Punctuation

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Punctuation

  1. 1. Punctuation Karen WrightAn Important Piece of the Puzzle
  2. 2. How Do You Use the Comma? The comma is the most abused form of punctuation. When in doubt, leave out. 1. Use commas to separate words, phrases, and clauses when there are three or more in a series. Matilda can run, jump, and skip. Clue: Can the word AND be substituted for the comma? Then use the comma. 2. Use a comma to separate independent clause (sentences) in a compound sentence. I like English, BUT it is difficult.
  3. 3. 3. Use Comma to set off nouns of direct address. Gertrude, I want you to know that Matilda like George.4. Use a noun to set off a word or phrase thatexplains a preceding word. Please ask your teacher, Mr. Crab, about commas. 5. Use a comma to set off a year when it is with a month and date. Julius was born June 25, 1954, in Canton, Illinois.
  4. 4. 6. When the date identifiesthe day of the week, the dateis set off with a comma. On Thursday, August 25, school resumes.7. Use a commas to set offthe state when it identifies acity. I live in Chicago, Illinois, the home of the Cubs.
  5. 5. Commas8. Use commas whenwriting full addresses insentence form.I live at 2345 WestchesterBlvd., Springfield, IL 62703Do not use a comma between state and zip code.9. Use commas to set off introductory phrasesthat come at the beginning of a sentence. Feeling anxious, George slowly stepped on the stage.
  6. 6. 10. Use a comma after a long prepositional phrase or two short prepositional phases. On the seventh day of creation, God rested.11. Use commas to set off nonrestrictive relativeclauses (not necessary to the meaning of thesentence) from the rest of the sentence. Who Whose) Restrictive/nonrestrictive Whom Which) Nonrestrictive (needs a comma) That man, who is standingis needed) is my son. That) Restive (no comma by the door,
  7. 7. 12. Use commas to set of parenthetical expressions. Jason is handsome, however, looks can be deceiving.13. Use commas to set off words such as yes, no,well, when they are used independently. Yes, it is a hot summer.14. Use a comma to set off short quotedsentences from the rest of the sentence. Hamlet said, “To be or not to be. That is the question.”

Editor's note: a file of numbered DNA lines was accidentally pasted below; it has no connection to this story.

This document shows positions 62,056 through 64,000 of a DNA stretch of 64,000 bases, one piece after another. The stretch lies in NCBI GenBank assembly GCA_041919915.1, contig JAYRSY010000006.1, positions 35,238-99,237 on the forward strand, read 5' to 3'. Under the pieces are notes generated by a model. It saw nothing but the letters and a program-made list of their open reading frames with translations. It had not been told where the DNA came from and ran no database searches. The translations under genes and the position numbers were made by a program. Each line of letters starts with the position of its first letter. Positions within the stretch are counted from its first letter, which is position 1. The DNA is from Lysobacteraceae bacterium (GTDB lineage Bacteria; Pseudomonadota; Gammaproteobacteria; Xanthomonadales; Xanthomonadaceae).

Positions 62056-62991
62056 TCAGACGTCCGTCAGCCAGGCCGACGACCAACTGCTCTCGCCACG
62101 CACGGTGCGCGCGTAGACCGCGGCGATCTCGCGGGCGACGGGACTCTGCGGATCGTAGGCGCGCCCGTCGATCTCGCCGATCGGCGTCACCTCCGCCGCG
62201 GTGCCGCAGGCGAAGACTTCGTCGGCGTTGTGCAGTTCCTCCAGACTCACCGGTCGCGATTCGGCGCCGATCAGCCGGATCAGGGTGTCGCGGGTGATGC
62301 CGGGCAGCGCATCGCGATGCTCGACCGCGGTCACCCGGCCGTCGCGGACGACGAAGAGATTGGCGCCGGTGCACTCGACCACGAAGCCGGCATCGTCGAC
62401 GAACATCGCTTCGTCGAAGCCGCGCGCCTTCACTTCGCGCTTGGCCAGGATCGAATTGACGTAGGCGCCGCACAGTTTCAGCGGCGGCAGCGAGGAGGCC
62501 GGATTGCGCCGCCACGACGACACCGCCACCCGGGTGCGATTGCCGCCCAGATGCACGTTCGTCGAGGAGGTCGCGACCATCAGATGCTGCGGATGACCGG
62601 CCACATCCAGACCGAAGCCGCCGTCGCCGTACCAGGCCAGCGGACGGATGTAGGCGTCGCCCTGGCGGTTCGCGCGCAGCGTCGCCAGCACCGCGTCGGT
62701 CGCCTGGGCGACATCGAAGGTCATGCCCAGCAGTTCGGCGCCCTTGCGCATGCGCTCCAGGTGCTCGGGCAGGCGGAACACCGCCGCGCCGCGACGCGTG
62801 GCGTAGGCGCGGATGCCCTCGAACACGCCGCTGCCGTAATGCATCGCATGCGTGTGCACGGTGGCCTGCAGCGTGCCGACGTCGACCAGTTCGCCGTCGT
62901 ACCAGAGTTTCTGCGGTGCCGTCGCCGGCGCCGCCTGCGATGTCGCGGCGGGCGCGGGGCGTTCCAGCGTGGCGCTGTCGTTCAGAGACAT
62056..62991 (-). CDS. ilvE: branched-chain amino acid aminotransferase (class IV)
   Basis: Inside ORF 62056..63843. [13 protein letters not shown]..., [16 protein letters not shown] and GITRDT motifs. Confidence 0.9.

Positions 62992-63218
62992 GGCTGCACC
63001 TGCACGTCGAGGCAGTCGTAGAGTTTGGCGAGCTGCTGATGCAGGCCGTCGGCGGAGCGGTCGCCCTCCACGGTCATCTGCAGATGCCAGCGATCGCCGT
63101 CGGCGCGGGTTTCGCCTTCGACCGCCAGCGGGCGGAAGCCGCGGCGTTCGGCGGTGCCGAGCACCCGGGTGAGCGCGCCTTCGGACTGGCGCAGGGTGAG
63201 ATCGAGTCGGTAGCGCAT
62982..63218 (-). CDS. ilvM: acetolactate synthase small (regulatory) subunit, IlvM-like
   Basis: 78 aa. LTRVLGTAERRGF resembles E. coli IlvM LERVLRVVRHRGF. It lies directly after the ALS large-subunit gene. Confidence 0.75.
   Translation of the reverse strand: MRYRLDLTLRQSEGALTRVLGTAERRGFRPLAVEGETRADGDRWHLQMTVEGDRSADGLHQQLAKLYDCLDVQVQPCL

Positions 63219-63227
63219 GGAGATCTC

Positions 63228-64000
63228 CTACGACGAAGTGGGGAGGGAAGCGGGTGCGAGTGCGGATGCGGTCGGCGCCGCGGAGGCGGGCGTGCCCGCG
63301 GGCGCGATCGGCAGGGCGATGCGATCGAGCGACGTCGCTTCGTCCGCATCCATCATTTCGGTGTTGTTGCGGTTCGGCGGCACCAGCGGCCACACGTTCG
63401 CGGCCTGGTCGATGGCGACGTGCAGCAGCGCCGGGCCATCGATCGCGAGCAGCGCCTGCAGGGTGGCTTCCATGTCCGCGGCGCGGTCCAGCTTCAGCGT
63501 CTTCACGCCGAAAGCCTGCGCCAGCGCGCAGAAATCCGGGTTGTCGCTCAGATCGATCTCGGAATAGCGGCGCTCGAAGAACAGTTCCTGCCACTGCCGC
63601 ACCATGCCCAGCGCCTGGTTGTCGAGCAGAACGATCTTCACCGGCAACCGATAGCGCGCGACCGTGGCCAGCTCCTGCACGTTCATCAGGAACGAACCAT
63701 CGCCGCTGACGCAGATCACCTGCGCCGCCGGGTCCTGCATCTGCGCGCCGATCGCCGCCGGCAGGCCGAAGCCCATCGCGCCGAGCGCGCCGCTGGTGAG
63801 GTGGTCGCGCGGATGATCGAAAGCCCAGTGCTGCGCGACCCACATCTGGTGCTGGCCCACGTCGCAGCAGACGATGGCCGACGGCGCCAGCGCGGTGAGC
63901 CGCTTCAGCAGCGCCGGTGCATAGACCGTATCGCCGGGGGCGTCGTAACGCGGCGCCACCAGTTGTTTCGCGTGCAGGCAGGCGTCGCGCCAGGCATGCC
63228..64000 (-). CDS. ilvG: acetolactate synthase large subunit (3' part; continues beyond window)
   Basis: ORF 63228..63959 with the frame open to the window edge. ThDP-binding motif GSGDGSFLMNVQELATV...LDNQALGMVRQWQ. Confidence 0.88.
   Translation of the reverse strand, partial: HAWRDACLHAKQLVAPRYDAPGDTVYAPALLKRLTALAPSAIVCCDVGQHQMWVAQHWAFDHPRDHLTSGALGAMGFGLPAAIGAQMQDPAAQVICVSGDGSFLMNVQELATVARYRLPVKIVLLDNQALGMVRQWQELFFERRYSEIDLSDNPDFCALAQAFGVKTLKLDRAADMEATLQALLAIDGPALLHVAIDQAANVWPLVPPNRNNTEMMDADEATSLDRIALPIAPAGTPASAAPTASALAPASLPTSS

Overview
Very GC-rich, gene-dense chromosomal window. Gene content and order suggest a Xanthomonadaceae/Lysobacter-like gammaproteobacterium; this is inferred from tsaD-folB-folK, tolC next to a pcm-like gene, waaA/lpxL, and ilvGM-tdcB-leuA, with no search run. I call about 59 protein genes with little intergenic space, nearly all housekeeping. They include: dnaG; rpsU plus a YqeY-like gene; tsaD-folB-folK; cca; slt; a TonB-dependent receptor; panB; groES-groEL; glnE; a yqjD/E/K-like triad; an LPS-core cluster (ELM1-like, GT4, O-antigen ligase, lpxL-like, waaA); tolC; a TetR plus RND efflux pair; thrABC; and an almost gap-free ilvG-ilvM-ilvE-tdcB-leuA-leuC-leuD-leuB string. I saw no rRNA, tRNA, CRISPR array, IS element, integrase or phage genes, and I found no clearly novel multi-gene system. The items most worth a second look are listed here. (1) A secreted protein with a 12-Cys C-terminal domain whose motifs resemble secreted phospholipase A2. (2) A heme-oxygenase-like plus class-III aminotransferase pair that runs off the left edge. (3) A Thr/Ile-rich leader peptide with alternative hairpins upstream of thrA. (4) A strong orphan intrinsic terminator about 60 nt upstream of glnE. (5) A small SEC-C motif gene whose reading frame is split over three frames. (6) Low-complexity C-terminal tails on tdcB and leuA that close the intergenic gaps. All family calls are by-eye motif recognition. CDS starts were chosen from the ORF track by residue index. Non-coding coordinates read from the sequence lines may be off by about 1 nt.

8. 8. Commas15. Use a comma to set off contrasting expressions. School is in session during the week, seldom on Saturday and Sunday. 16. Use a comma to prevent misreading. Just a month before, Bill accepted the promotion.
  9. 9. The semi-colon has a greater degree of separation thanthe comma, but less than a period. A reader pausesmore than he/she would for a comma and less thanhe/she would for a period, thus we have ( ; ). 1. Use a semi-colon to separate independent clause (sentences) is a compound sentence that are closed conned in thought and not joined by a conjunction. After class, I went to the Pizza Hut; then I graded papers for an hour.
  10. 10. 2. Use a semi-colon to separate independent clause if there are commas within the parts. I wrote to George, Matilda, and Gertrude; and Ellen notified Jason by phone.3. Use a semi-colon after an introduction that precededan explanation or an enumeration. namely for instance that is for example Juan enjoys teaching English; namely he enjoys literature and composition.
  11. 11. 4. Use a semi-colon to separate the independent clausesof a compound sentence when the nonrestrictive word isa conjunctive adverb. Put a comma after the conjunctiveadverb. accordingly likewise besides nevertheless consequently however hence otherwise She will type the letters today; however, they won’t be mailed until tomorrow.

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